The Arrested Lawyers Initiative, Belgium
Patrick Breyer, Member of the European Parliament
Dr Theodore Bromund
William Browder, Head of the Global Magnitsky Justice Campaign
Nicola Canestrini, Italian human rights lawyer
Javier Cremades, President of the World Jurist Association
Clare Daly, Member of the European Parliament
Rhys Davies, UK Barrister, Editor of Red Notice Monitor
Gunnar Ekeløve-Slydal, Deputy Secretary General of The Norwegian Helsinki Committee
Michelle Estlund, US Attorney
Enes Kanter Freedom, US
Human Rights Foundation, US
Human Rights Defenders, Germany
Italian Federation for Human Rights (FIDU), Italy
Ben Keith, UK Barrister, Editor of Red Notice Monitor
Baroness Kennedy of the Shaws KC, Member of the UK House of Lords and Chair of the International Bar Association’s Human Rights Institute
Yuriy L. Nemets, Esq., US Attorney
Dr Anna Oehmichen, German human rights lawyer
Professor Laurent Pech, The Good Lobby, Belgium
Marie-Aimée Peyron, Vice President Conseil National des Barreaux-Bâtonnier de Paris (2018-2019)
Roger Sahota, UK Solicitor, Editor of Red Notice Monitor
Professor Antonio Stango, President of the Italian Federation for Human Rights
The Norwegian Helsinki Committee
Mick Wallace, member of the European Parliament
Ali Yildiz, Brussels-based human rights lawyer
[i] https://nordicmonitor.com/2021/08/turkey-set-a-plan-in-motion-to-manipulate-interpol-in-hunting-down-critics-opponents/ [ii] https://www.europarl.europa.eu/thinktank/en/document/EXPO_STU(2019)603472
The Commission’s initiative for a ‘Security-related information sharing system between frontline officers in the EU and key partner countries’ is a further development along the path of problematic border externalisation, and a trend of increasing use of large-scale processing of the personal data of non-EU citizens for combined criminal law and immigration control purposes, that civil society has been speaking out against for years.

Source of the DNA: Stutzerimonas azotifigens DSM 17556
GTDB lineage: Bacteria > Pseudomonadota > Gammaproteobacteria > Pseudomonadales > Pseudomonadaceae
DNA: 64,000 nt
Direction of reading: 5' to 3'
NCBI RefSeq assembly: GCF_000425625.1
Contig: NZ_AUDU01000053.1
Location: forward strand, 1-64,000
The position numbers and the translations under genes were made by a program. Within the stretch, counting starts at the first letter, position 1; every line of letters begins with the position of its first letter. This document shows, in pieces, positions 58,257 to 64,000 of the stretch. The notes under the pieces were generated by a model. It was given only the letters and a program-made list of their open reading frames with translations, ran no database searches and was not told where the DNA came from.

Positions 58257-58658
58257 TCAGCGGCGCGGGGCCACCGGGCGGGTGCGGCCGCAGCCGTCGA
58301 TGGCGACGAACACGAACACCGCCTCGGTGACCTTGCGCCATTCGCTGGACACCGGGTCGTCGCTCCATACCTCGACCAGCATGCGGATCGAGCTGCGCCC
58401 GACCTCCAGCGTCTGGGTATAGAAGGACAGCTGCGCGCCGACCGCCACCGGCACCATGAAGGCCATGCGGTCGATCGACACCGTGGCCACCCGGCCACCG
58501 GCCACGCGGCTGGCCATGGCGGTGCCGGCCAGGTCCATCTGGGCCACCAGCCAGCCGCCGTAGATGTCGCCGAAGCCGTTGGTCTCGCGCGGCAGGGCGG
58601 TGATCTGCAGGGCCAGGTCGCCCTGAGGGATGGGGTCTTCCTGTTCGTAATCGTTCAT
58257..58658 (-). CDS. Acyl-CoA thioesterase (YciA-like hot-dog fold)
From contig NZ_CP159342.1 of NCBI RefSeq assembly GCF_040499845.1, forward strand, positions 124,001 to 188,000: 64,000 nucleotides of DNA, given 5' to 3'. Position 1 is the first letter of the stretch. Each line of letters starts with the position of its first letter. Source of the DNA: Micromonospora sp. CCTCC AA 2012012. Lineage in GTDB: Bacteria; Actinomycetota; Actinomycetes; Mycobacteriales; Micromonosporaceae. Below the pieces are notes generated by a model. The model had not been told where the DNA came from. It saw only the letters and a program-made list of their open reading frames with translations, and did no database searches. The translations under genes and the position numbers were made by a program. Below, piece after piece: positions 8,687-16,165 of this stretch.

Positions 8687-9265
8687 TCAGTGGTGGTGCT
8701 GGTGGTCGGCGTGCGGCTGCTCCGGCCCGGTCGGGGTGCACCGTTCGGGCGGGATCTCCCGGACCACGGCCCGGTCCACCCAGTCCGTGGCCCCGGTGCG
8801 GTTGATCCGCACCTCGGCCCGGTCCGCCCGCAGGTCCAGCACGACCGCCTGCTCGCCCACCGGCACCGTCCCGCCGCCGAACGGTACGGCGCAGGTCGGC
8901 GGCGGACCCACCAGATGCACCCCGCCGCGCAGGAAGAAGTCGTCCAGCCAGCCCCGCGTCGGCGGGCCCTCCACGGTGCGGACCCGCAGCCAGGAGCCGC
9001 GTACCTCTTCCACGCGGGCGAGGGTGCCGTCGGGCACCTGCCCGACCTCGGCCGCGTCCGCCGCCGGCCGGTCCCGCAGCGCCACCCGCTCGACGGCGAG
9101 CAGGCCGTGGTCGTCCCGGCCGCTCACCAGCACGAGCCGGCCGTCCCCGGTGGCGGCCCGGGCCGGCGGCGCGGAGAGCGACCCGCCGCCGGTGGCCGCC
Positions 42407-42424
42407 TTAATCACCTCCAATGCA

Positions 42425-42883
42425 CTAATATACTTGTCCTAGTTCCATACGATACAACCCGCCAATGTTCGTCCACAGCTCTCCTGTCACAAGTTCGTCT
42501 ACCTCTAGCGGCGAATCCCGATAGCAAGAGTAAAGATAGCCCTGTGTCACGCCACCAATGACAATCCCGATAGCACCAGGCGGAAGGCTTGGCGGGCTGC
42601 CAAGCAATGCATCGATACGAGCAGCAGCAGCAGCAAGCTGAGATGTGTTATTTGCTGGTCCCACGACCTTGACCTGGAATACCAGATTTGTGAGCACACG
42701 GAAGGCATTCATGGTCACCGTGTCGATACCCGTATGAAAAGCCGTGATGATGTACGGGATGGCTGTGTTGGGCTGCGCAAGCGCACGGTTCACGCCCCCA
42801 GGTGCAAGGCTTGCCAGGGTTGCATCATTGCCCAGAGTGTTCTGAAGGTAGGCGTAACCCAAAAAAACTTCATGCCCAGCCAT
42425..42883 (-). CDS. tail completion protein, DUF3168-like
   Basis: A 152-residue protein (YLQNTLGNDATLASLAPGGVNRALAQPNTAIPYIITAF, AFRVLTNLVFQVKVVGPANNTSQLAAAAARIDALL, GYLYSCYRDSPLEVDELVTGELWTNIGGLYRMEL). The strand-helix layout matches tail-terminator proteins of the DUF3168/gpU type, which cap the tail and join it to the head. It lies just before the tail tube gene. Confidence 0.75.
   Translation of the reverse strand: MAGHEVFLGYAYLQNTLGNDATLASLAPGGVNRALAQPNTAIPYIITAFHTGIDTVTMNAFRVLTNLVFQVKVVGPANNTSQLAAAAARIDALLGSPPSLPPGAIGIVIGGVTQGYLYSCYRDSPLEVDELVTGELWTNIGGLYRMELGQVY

Under the Pact on Migration and Asylum, the “screening” of migrants who have entered the EU irregularly or who have applied for asylum will become mandatory. The aim is to establish their identity and to investigate whether they should be considered a “security risk”. To facilitate the screening process, access to the EU’s system of “interoperable” databases is being broadened, with the Council recently approving its negotiating position on new rules granting access to a centralised register of individuals convicted of criminal offences in EU member states.
Civil society organisations, elected representatives and other prominent public figures are calling on Interpol to take steps to prevent the abuse of international policing databases and alert systems by authoritarian and dictatorial regimes. A resolution sent to the policing organisation a week before its 89th General Assembly calls for the protection of human rights by the full implementation of recommendations made by the Council of Europe and European Parliament. Statewatch is one of the signatories of the resolution.